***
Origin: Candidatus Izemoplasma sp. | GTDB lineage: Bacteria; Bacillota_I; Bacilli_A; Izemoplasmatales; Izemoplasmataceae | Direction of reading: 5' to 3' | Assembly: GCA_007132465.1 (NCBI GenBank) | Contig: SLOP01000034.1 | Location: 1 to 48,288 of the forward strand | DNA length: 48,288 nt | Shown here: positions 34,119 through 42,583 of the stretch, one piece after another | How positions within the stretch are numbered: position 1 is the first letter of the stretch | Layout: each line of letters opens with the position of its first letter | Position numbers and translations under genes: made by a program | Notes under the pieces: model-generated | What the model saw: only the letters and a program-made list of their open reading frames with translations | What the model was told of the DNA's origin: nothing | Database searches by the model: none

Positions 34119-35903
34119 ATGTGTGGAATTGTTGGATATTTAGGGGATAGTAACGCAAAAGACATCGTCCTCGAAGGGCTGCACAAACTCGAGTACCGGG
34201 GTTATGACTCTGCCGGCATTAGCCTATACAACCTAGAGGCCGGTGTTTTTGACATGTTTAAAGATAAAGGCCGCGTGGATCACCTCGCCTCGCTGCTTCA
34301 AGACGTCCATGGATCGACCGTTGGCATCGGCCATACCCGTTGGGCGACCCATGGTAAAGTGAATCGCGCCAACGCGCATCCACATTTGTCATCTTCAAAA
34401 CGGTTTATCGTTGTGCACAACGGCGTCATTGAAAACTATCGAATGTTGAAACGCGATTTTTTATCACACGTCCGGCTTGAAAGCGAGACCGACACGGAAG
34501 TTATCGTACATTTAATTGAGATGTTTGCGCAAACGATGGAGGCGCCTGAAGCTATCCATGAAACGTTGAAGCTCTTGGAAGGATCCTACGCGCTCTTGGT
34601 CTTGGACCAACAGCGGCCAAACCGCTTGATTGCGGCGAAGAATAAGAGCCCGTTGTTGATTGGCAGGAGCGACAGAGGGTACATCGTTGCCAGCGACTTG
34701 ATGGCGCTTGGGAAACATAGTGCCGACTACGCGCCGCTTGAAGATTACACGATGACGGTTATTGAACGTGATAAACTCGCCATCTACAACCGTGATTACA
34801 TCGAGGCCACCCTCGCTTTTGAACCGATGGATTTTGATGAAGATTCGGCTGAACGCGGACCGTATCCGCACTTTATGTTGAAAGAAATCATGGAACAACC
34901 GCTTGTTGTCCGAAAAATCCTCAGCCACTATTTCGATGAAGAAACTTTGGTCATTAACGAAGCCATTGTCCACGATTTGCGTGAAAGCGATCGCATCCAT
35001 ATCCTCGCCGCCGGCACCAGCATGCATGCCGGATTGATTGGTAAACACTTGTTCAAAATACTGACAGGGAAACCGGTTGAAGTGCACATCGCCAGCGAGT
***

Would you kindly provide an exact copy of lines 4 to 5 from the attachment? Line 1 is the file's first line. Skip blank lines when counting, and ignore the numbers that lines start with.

34201 GTTATGACTCTGCCGGCATTAGCCTATACAACCTAGAGGCCGGTGTTTTTGACATGTTTAAAGATAAAGGCCGCGTGGATCACCTCGCCTCGCTGCTTCA
34301 AGACGTCCATGGATCGACCGTTGGCATCGGCCATACCCGTTGGGCGACCCATGGTAAAGTGAATCGCGCCAACGCGCATCCACATTTGTCATCTTCAAAA